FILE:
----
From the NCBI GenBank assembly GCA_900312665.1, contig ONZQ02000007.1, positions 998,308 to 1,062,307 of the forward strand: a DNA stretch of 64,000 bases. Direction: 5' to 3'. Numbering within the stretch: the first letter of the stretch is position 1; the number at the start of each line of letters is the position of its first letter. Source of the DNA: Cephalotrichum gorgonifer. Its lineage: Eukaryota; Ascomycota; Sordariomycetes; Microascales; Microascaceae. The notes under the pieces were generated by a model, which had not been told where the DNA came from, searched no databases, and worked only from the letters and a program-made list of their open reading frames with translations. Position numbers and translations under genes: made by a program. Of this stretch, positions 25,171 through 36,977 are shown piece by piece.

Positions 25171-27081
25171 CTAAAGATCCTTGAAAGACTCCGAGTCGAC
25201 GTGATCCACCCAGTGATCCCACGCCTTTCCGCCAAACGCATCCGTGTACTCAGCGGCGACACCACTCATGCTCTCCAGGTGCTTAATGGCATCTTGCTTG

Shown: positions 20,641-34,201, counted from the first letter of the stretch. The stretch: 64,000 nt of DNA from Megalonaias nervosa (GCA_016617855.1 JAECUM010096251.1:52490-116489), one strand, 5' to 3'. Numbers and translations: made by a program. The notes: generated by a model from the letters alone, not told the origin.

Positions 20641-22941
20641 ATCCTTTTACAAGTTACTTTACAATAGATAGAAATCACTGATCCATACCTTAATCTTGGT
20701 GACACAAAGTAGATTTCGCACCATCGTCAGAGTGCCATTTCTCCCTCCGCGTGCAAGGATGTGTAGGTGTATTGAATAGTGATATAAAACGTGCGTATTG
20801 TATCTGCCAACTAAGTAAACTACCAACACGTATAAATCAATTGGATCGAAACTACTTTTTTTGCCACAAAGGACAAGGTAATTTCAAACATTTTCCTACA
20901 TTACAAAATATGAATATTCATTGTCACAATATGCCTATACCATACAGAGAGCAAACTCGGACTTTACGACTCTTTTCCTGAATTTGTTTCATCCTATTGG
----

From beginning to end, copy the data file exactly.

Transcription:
From the NCBI GenBank assembly GCA_900312665.1, contig ONZQ02000007.1, positions 998,308 to 1,062,307 of the forward strand: a DNA stretch of 64,000 bases. Direction: 5' to 3'. Numbering within the stretch: the first letter of the stretch is position 1; the number at the start of each line of letters is the position of its first letter. Source of the DNA: Cephalotrichum gorgonifer. Its lineage: Eukaryota; Ascomycota; Sordariomycetes; Microascales; Microascaceae. The notes under the pieces were generated by a model, which had not been told where the DNA came from, searched no databases, and worked only from the letters and a program-made list of their open reading frames with translations. Position numbers and translations under genes: made by a program. Of this stretch, positions 25,171 through 36,977 are shown piece by piece.

Positions 25171-27081
25171 CTAAAGATCCTTGAAAGACTCCGAGTCGAC
25201 GTGATCCACCCAGTGATCCCACGCCTTTCCGCCAAACGCATCCGTGTACTCAGCGGCGACACCACTCATGCTCTCCAGGTGCTTAATGGCATCTTGCTTG

Shown: positions 20,641-34,201, counted from the first letter of the stretch. The stretch: 64,000 nt of DNA from Megalonaias nervosa (GCA_016617855.1 JAECUM010096251.1:52490-116489), one strand, 5' to 3'. Numbers and translations: made by a program. The notes: generated by a model from the letters alone, not told the origin.

Positions 20641-22941
20641 ATCCTTTTACAAGTTACTTTACAATAGATAGAAATCACTGATCCATACCTTAATCTTGGT
20701 GACACAAAGTAGATTTCGCACCATCGTCAGAGTGCCATTTCTCCCTCCGCGTGCAAGGATGTGTAGGTGTATTGAATAGTGATATAAAACGTGCGTATTG
20801 TATCTGCCAACTAAGTAAACTACCAACACGTATAAATCAATTGGATCGAAACTACTTTTTTTGCCACAAAGGACAAGGTAATTTCAAACATTTTCCTACA
20901 TTACAAAATATGAATATTCATTGTCACAATATGCCTATACCATACAGAGAGCAAACTCGGACTTTACGACTCTTTTCCTGAATTTGTTTCATCCTATTGG